The discussion on fascism has been endless.  She perceives the "popular" character of fascism as a distinct feature from traditional forms of despotic regimes, but she fails to establish a distinction between fascism and communism, even using these concepts interchangeably in the expression "Soviet-style fascism" (p. 4; Chapter 7).

Ms. Albright flits on diverse leaders from Viktor Orbán to the Korean Kim dynasty, calling none fascist but describing all with some diverse fascist tones, apparently only in order to attack Trump and indirectly suggest his link to a present fascist danger.

Her book sheds no light on what was intrinsically distinctive about "fascism" as it emerged in the '30s and, in particular, the distinct signs of a reborn fascism today.  What is striking is Ms. Albright's silence on the modern regime that most resembles old-era fascism — the Iranian theocracy.

Ms Albright's silence on Iran, Pakistan, and China is understandable if we consider her responsibilities in the failure to confront these regimes while working at the top of the U.S. administration.  Otherwise, the twisting of concepts to target Trump is typical of the partisanship dominating most modern political analysis, hers included.

Albright's book is important mainly for presenting a good summary of the distorted picture of political reality of our "mainstream media" and how they serve to conceal the real threats to democracy — which they see as coming exclusively from "populism" and "nationalism" (code names for Trump).

What we today call democracy is a complex structure based on the rule of law, containing both democratic and aristocratic features.  Strong democratic structures can be found within the U.S., which couples traditional representative structures for both executive and legislative branches with direct rule through referenda, some democratic control on the judiciary, and lesser power capabilities for civil servants.  The E.U. is on the other side of the "liberal-democratic" spectrum.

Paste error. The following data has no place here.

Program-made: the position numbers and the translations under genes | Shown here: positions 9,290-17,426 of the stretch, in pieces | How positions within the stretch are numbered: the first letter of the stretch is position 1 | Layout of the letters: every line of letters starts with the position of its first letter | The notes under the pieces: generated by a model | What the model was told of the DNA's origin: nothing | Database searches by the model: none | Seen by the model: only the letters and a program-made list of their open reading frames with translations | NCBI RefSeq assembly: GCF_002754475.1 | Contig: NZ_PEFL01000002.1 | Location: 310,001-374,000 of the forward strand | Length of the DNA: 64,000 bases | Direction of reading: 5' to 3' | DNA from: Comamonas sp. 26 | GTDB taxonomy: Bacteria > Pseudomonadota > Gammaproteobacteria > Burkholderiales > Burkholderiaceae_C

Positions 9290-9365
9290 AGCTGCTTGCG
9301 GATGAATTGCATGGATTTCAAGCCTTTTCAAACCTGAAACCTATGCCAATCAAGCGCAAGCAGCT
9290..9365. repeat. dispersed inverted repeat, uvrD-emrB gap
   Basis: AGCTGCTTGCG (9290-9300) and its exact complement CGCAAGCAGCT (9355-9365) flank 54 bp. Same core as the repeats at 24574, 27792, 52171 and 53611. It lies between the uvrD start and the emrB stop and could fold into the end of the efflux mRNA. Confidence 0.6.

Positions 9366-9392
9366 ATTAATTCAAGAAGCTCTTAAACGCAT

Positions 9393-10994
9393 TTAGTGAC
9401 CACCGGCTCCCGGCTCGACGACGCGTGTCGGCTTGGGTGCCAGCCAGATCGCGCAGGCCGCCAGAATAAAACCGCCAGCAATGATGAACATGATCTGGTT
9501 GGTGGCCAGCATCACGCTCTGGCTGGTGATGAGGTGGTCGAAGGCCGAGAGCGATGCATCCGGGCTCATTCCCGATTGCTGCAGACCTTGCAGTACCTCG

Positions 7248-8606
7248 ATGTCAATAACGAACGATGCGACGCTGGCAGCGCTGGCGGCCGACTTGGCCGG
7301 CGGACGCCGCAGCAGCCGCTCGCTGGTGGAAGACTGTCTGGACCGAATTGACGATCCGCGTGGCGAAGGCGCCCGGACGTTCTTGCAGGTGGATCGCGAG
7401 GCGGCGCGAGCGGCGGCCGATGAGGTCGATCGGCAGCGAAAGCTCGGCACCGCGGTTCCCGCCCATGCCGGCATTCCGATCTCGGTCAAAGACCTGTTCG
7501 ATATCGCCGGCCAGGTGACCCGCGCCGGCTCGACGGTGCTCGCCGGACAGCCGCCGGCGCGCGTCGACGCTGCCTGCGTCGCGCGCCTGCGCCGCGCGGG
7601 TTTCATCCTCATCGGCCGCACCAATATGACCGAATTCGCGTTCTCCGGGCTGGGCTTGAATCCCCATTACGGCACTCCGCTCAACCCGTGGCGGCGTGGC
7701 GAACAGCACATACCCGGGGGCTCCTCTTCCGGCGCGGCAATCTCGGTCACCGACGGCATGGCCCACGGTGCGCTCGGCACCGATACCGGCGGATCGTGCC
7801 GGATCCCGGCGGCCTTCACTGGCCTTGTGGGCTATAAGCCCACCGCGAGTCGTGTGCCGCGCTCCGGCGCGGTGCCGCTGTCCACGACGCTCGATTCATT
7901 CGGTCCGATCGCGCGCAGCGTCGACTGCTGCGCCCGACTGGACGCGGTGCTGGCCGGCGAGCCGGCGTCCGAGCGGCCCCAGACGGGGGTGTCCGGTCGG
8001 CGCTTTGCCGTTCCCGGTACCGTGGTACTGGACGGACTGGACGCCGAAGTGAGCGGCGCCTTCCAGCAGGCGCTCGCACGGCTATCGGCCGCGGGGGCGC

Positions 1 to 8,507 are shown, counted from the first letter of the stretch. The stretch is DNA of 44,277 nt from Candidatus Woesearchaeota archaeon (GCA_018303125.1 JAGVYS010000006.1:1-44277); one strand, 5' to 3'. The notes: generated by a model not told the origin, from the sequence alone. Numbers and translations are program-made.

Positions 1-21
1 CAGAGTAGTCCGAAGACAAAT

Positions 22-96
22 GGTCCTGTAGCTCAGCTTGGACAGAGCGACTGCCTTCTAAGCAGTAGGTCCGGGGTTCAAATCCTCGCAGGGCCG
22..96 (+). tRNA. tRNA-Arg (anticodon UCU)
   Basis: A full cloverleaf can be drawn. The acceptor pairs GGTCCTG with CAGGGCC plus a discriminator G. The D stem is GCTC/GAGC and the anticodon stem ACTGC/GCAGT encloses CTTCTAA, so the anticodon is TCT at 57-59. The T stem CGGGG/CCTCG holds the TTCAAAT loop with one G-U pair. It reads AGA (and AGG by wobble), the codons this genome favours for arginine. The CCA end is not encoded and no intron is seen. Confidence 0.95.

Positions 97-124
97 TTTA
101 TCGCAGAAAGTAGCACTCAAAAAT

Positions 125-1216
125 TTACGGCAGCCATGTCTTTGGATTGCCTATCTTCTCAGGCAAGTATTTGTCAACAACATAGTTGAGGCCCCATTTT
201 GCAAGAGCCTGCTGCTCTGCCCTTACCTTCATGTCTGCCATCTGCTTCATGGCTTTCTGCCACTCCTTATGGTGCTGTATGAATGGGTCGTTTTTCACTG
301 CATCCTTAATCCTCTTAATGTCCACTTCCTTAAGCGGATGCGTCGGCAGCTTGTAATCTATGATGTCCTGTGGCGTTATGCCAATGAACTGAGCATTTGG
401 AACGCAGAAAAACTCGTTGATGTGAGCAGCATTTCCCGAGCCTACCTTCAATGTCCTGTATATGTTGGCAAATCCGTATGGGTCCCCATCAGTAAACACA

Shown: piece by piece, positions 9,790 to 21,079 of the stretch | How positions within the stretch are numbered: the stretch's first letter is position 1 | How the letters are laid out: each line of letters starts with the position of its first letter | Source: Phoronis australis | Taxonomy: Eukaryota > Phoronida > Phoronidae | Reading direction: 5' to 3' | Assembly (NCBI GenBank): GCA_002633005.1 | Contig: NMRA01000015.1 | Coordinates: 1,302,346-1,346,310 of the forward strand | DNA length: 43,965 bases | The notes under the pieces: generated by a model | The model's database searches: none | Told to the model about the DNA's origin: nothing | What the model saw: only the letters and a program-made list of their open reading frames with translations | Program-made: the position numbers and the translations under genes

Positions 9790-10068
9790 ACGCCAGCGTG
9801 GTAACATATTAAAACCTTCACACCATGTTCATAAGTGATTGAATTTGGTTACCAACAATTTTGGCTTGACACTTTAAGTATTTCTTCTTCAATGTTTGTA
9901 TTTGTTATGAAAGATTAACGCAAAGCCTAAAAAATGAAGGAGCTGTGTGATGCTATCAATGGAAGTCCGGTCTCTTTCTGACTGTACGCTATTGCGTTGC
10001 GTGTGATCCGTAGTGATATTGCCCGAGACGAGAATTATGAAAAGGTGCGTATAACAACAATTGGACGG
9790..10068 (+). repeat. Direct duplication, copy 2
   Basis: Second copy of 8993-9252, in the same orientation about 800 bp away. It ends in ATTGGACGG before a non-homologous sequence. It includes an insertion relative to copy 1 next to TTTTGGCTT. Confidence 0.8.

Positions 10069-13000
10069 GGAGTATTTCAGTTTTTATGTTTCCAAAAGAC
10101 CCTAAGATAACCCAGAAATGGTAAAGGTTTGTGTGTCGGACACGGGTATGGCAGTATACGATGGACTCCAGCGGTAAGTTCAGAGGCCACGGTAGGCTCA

So-called "populist" rebellions against the "aristocratic" or "elitist" features of the political system have happened in the U.S., Andrew Jackson being the best historic example, Trump being a present one.  In the U.S., such developments never transformed democracy into demagogy and therefore never facilitated the overall system's degradation into a tyranny.  The same democratic "populist" manifestations might have different results elsewhere.  In my view, this is exactly what happened in Venezuela, perhaps the clearest example of political decay.

To see populism as the problem is to see the events upside-down.  People wanting to take control of their own destinies is a good thing.  The problem lies with the fragility or even nonexistence of lawful institutions — or sufficient forces to defend them — and with the oligarchic, incompetent, or authoritarian rule that provoked populist reactions in the first place.

The criticism of "populism" and "nationalism" tends to become a criticism of "democracy" or even a corporatist protection of an institutionalised oligarchy.

Thus, mainstream media's reporting that populism and nationalism are a threat is misdirecting the people from the issues that really matter.

Many of us strongly disagree with some of President Trump's views, me included.  Churchill was wrong on a variety of issues, and some of his declarations were unacceptable even by the standards of his own time, let alone now.  Yet he was far-sighted in understanding where the main danger was.

When we witness a confrontation between Trump and Khamenei, exactly as when we witnessed a confrontation between Churchill and Hitler, no one can doubt where the fascism threat lies and on which side we shall stand.

Whoever tries to confuse this reality is doing a great disservice to the struggle freedom-lovers have to be engaged in.  That is the struggle against the Iranian theocracy, the totalitarian threat of our day.

Paulo Casaca was a member of the European Parliament from 1999 to 2009.  He is an author and analyst on the Middle East and South Asia.  He currently heads the Brussels-based NGOs Archhumankind and SADF.